At the 2012 Brooklyn Film Festival, two documentaries on the gentrification and development of Brooklyn shared the Audience Award for Best Documentary. This hardly seems coincidental. The past decade has seen the borough go from merely hip to full-blown branded commercial product with national recognition. As it has been marketed, “Brooklyn” implies a lifestyle: anti-corporate but not anti-commerce, bespoke, artisanal, organic, a kind of vague white-washing that’s more obviously about class than race or ethnicity. In fact, the exotic is fetishized, as long as it can be co-opted or repackaged, ideally for consumption. It’s easy to mock Brooklyn as a cultural phenomenon, but the borough has undergone the kind of bewildering and rapid change that has had serious repercussions for its residents, and for the civic life of New York City as a whole.
Driven by their personal experiences with gentrification, and, eventually, displacement, filmmakers Su Friedrich and Kelly Anderson both decided to capture what was happening to their long-time neighborhoods on video. The titles say a lot about the respective films (and filmmakers). Friedrich’s Gut Renovation is an angry, highly personal (and at times myopic) look at the transformation of Williamsburg into what she calls “Condoburg.” In contrast, Kelly Anderson’s My Brooklyn is a more objective look at the process by which downtown Brooklyn, specifically the Fulton Mall, has been rezoned and developed. While both films are driven by passion, Anderson dedicates less screen time to emotional reactions. She focuses instead on the political and economic forces and urban planning policies that incentivized the displacement of established residents and businesses in favor of corporate retailers and luxury real estate.
An interview with photographer Jamel Shabazz bookends My Brooklyn. Shabazz is from Red Hook, and has been documenting Brooklyn, particularly African-American life in the borough, since the 1970s. I love his work, and it’s as vital a record of Brooklyn’s past as I can think of. Along with archival photographs and footage of contemporary downtown Brooklyn, Anderson uses Shabazz’s photos to make a compelling case for the vibrancy and diversity of the community, and for Fulton’s claim to being New York City’s third most successful shopping district. But the seemingly new, affluent people she interviews at the farmer’s market express distaste and disinterest in the Fulton Mall. One man flatly states, “I don’t know how to interact with it.” It’s a telling turn of phrase, in which the undercurrents of class are implicit.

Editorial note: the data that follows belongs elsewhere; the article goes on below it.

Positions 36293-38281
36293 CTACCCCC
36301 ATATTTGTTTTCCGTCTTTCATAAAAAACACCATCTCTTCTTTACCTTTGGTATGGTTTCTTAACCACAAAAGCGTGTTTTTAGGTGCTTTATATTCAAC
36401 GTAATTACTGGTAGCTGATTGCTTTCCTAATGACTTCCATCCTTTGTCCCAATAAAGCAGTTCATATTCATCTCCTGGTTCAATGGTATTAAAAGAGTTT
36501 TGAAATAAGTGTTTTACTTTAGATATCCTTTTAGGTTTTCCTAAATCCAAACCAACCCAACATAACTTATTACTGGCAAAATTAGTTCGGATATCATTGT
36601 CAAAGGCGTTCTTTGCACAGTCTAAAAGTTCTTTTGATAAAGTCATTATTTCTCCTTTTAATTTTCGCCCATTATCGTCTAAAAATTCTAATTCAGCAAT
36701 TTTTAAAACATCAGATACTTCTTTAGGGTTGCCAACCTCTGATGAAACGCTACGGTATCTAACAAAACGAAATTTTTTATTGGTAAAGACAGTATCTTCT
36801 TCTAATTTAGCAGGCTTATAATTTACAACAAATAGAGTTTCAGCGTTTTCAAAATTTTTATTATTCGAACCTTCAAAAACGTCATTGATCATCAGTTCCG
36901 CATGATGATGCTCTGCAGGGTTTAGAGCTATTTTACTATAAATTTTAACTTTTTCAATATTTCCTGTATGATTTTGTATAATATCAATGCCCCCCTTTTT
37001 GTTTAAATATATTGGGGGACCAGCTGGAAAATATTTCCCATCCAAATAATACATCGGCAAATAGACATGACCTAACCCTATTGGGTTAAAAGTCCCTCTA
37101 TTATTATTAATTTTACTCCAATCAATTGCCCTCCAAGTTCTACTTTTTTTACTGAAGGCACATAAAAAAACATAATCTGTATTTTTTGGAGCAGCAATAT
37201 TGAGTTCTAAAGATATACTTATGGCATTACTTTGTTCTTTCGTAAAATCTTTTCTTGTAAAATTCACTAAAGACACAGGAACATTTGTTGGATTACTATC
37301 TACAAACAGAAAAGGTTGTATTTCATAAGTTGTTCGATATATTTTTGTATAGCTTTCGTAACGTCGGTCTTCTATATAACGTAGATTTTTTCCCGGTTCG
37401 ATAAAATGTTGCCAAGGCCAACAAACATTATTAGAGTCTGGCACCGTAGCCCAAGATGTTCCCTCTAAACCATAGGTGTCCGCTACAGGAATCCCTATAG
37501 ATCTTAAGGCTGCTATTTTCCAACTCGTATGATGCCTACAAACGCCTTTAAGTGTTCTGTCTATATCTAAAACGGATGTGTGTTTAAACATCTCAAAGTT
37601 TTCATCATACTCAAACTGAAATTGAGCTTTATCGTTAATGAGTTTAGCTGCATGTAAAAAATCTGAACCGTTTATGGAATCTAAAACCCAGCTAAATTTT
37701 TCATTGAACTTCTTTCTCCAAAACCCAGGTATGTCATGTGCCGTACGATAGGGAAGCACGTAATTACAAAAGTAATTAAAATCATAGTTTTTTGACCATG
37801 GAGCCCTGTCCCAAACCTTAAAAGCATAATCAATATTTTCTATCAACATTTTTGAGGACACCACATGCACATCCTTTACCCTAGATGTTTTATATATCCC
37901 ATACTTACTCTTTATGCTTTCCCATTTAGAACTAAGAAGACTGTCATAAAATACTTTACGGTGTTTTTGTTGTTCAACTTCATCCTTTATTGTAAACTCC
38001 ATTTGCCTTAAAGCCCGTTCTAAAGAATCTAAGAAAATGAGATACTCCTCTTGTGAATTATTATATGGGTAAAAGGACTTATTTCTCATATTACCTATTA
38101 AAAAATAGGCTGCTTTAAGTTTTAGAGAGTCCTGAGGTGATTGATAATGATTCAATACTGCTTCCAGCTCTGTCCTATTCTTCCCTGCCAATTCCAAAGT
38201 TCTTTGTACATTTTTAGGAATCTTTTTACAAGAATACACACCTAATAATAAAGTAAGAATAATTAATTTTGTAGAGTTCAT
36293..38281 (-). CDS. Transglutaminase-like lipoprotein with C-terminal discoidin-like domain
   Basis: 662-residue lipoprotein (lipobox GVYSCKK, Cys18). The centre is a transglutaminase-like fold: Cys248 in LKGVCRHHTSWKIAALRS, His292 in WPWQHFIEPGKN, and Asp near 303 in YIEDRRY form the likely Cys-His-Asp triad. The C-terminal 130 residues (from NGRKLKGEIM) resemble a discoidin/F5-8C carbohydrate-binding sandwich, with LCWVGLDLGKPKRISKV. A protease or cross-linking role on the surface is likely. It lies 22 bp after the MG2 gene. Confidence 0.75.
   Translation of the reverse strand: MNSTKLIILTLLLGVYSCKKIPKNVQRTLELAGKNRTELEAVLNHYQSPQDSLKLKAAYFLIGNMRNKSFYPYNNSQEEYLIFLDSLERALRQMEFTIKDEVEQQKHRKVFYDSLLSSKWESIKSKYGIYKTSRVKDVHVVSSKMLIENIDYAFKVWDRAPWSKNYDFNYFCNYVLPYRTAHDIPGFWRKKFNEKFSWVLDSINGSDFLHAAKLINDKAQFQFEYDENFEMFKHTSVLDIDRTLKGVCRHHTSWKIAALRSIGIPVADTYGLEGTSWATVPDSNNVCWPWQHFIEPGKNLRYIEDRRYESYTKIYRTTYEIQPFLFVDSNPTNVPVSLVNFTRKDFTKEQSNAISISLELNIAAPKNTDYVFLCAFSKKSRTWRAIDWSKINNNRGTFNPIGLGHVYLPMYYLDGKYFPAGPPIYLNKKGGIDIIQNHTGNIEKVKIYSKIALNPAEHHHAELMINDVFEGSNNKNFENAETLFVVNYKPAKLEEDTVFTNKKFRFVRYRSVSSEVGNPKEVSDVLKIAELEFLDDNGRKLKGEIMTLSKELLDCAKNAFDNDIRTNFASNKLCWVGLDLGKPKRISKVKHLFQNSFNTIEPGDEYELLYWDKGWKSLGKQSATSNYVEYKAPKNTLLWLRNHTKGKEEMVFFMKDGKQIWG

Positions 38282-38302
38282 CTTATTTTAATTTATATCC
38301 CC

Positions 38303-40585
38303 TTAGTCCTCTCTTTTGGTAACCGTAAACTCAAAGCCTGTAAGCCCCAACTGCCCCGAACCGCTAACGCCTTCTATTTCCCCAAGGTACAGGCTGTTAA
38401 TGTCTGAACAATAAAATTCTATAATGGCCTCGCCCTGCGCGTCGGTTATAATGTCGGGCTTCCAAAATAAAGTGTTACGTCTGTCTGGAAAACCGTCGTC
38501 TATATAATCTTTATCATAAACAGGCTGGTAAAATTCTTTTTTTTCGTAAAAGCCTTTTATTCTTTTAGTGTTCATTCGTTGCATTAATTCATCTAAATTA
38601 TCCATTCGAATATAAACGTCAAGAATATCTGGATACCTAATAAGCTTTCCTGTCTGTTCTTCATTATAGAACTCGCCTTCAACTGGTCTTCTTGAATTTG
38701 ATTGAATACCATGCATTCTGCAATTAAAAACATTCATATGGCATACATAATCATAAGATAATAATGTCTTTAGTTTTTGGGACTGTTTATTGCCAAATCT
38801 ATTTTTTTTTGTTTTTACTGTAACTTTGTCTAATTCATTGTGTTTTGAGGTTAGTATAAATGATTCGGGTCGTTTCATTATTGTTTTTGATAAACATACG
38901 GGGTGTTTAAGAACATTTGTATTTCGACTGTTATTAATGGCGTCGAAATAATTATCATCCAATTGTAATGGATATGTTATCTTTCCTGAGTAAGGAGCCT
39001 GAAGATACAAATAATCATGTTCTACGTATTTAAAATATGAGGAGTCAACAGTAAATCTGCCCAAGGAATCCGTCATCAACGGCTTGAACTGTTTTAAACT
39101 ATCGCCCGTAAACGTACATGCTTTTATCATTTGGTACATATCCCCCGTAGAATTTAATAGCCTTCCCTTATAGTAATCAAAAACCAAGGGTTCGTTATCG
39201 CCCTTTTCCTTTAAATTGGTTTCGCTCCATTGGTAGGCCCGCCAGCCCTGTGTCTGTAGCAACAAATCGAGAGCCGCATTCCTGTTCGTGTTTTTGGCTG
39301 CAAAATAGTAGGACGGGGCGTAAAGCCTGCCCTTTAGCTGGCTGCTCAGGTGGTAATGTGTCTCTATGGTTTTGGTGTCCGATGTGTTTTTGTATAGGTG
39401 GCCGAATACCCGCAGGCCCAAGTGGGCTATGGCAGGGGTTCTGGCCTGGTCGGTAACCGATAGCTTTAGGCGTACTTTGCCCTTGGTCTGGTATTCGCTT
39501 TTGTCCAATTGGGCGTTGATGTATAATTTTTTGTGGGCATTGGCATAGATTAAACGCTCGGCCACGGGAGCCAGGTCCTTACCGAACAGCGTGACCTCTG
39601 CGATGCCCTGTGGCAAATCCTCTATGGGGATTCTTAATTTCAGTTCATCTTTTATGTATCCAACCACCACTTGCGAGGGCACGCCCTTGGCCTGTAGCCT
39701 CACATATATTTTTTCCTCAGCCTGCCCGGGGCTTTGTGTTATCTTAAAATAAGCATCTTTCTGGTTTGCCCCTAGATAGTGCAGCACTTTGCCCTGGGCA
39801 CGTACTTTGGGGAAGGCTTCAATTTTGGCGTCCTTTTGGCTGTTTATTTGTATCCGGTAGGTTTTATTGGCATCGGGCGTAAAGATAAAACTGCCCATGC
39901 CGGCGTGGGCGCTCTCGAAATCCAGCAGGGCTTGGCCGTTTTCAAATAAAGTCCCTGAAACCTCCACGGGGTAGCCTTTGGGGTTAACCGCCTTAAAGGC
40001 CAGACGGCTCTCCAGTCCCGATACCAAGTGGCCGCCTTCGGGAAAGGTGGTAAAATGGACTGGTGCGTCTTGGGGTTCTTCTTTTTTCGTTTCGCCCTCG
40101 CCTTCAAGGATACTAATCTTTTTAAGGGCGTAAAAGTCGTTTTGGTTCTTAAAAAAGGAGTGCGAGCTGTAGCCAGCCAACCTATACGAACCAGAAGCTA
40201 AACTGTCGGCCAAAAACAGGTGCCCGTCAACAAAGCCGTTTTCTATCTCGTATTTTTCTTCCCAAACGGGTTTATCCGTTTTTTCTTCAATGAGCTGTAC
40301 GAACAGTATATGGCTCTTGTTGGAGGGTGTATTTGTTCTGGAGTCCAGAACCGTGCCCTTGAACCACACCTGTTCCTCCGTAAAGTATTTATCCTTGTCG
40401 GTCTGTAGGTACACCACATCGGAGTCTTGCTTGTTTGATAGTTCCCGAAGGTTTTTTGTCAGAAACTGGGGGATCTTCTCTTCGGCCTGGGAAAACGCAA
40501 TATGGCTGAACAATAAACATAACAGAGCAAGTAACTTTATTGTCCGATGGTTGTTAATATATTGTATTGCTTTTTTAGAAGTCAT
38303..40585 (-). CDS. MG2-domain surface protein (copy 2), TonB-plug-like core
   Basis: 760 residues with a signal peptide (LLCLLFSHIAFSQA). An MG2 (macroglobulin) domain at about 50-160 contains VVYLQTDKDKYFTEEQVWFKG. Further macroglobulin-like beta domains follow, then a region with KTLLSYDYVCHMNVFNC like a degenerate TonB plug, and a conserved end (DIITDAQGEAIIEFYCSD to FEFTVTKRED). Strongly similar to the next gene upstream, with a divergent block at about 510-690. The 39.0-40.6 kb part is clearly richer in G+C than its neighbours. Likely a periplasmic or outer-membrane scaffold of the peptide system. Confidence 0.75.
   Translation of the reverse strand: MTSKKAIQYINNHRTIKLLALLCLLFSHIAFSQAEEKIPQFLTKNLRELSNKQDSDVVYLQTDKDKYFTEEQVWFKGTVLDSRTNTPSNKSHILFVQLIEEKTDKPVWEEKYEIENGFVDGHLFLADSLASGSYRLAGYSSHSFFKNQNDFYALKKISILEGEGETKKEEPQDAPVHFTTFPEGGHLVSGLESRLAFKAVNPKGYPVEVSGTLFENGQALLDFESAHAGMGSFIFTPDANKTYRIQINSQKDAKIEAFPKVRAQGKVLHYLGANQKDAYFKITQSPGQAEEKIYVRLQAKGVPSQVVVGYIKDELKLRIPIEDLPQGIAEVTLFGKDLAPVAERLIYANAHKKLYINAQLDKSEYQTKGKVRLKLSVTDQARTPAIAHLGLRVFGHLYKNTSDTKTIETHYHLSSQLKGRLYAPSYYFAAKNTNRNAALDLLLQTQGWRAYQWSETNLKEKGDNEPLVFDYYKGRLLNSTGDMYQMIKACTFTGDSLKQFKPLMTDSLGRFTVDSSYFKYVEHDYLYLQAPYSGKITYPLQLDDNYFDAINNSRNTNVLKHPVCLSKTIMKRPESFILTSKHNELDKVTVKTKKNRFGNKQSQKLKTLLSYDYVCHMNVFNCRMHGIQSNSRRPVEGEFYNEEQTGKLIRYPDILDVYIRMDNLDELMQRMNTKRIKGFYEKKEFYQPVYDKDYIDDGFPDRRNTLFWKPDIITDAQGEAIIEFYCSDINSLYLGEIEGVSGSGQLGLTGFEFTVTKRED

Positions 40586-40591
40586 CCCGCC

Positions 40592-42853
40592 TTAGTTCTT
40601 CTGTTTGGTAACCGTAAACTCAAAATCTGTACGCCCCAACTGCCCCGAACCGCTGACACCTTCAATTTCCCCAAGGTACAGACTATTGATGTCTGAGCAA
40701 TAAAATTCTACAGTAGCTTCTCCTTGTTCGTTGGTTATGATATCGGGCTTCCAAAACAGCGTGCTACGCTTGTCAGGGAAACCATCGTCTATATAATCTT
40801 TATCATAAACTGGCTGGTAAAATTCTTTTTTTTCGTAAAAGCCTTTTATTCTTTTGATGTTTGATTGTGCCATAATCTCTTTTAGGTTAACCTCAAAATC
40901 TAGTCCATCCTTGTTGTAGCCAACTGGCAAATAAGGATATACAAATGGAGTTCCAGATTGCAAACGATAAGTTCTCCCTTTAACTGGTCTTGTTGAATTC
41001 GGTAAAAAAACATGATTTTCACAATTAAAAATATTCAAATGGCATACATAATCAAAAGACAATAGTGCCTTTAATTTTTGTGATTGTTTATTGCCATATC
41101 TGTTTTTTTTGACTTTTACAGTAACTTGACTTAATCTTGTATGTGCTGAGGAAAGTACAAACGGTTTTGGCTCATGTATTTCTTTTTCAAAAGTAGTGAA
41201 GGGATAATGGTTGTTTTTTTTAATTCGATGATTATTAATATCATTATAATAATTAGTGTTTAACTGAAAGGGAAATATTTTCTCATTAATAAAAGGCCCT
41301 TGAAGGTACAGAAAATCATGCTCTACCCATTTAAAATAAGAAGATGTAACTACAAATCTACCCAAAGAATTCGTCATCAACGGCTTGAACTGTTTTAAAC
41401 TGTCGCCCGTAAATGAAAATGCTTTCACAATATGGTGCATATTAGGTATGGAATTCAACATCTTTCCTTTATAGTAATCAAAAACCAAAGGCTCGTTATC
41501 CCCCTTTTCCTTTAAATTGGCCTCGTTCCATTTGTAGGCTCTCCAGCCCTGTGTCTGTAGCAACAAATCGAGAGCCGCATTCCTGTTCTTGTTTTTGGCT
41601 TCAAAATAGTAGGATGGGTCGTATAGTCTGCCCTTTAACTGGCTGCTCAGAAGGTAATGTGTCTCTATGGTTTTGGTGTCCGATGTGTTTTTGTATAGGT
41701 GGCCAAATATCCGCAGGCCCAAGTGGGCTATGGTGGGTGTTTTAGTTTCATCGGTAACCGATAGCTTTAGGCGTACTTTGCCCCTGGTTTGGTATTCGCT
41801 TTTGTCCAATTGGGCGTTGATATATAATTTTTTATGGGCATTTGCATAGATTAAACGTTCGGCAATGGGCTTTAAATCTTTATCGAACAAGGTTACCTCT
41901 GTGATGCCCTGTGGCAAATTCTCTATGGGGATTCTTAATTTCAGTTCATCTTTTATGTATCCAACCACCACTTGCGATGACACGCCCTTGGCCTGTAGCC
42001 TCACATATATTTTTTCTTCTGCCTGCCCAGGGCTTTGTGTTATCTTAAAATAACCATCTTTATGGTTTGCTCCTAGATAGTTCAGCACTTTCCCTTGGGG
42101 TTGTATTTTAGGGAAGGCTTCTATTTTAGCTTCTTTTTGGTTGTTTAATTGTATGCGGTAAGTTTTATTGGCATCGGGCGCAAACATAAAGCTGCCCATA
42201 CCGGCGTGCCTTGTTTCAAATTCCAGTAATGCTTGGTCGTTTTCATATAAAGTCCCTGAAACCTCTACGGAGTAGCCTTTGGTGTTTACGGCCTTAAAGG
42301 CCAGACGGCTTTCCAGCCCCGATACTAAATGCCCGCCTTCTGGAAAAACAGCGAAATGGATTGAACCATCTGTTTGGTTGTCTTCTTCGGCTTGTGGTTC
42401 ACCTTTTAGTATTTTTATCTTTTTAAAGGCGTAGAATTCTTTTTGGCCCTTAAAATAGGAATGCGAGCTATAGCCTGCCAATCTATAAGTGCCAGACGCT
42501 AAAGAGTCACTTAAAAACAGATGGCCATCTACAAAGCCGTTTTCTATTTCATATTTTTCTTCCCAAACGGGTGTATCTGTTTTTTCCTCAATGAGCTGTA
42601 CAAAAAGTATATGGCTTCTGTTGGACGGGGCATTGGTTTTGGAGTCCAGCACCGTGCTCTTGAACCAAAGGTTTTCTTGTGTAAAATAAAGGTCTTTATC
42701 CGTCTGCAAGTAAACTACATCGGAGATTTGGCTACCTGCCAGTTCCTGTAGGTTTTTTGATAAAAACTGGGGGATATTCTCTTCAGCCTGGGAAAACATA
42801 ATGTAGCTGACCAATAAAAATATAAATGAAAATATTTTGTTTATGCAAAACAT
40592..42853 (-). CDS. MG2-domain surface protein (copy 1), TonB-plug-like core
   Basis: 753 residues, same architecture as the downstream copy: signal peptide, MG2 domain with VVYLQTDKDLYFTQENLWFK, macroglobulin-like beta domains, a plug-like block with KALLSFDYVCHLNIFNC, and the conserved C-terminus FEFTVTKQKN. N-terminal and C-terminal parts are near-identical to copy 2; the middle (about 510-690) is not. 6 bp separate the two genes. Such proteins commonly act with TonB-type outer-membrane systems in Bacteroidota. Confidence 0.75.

As with Williamsburg, in the early 2000s downtown Brooklyn was targeted for development with a focus on luxury real estate. In the film, Joe Chan, head of the Downtown Brooklyn Partnership, unveils the Downtown Brooklyn Plan with a rhetoric of creating jobs and revitalizing the neighborhood. That veil, of course, is rather thin: Chan speaks chirpily of the business opportunity that presents itself now that the creative Brooklyn lifestyle is desirable enough for “his friends” and insists “that’s something we’ve got to capitalize on.” Purnima Kapur, director of the Brooklyn office of the Department of City Planning, talks about expanding the “limited range of uses” of the Fulton Mall. The way she sees it, “change is always difficult,” but “smart businesses learn how to adapt.” As a director, Anderson helps viewers connect the dots — or, more accurately, track the flow of money — between real estate developers, the city council and other policy makers, and property owners. Historian Craig Wilder provides valuable context on the borough’s history of urban policy masking institutionalized racism. He also accurately identifies gentrification not as the inevitable and vague “change” pro-development forces claim it is, but as “a set of real decisions” with specific consequences.
Anderson also does a nice job balancing the personal with the political, tracing the evolving fortunes of small businesses affected by the upzoning of downtown Brooklyn. The rhetoric of revitalization has failed the small business owners who, in the film, are given eviction notices and a month to vacate after decades of personal and financial investment in their businesses and their community. The city doles out millions of dollars in tax abatements to the condo owners, but provides no relocation assistance to the business owners who kept downtown Brooklyn vital during the leaner decades of white flight. Beyond that, idiosyncratic businesses like Cuzin’s Duzin bakery and Jack’s Barbershop give a neighborhood specificity and a sense of individual expression. In contrast, the big box retailers and glass condos of the “new” downtown Brooklyn (and Williamsburg) have a way of flattening and draining vitality from the very spaces they were meant to revitalize.
Anderson’s film ends on a positive note, interviewing various Brooklyn residents about “their Brooklyn.” They don’t define Brooklyn as a brand or a lifestyle, but as a strong community of middle and working-class people, ethnically and racially diverse, and affordable. She closes her film with a plea for activism and involvement in the urban planning initiatives that alter New York’s physical and economic landscape. Anderson features the organization Families United For Racial and Economic Equality (FUREE) in My Brooklyn, and is channeling that activist spirit in her successful self-distribution of the film. It’s good to see films like My Brooklyn and Gut Renovation tackle the complicated issue of gentrification, heeding Craig Wilder’s plea to address “these kinds of wars about space” with more honesty.